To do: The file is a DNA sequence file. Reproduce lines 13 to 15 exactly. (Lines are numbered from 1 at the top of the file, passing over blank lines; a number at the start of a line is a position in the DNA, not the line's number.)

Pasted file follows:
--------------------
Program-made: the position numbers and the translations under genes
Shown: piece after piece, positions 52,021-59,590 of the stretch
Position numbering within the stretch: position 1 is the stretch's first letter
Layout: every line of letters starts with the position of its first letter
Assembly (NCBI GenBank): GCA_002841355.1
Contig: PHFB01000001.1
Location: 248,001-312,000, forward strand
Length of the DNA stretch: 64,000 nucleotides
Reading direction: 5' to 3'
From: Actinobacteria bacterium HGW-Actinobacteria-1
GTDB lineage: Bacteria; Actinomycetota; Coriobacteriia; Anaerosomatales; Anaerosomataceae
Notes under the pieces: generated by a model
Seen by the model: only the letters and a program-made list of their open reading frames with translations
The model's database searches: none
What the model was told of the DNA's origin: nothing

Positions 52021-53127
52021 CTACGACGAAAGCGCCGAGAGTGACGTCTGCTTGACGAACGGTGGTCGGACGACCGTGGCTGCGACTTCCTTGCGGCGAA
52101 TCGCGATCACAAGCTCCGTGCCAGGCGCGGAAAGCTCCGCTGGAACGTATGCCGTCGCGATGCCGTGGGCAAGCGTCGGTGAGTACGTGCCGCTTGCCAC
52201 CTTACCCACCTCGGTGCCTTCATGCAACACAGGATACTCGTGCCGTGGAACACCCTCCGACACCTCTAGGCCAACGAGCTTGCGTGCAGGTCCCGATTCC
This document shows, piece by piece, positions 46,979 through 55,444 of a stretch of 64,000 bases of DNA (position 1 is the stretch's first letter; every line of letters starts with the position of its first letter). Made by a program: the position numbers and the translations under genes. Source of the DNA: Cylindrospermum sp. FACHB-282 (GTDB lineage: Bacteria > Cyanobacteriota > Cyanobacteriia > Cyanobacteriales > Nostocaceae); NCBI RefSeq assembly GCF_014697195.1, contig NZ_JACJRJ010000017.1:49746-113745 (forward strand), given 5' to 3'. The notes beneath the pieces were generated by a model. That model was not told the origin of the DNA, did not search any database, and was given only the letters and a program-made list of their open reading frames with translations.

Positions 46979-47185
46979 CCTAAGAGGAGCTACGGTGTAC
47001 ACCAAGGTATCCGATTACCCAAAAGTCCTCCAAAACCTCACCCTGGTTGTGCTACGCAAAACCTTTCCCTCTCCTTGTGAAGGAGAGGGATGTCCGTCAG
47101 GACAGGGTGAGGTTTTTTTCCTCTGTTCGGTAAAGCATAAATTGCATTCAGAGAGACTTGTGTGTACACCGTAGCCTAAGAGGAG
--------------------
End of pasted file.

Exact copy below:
Seen by the model: only the letters and a program-made list of their open reading frames with translations
The model's database searches: none
What the model was told of the DNA's origin: nothing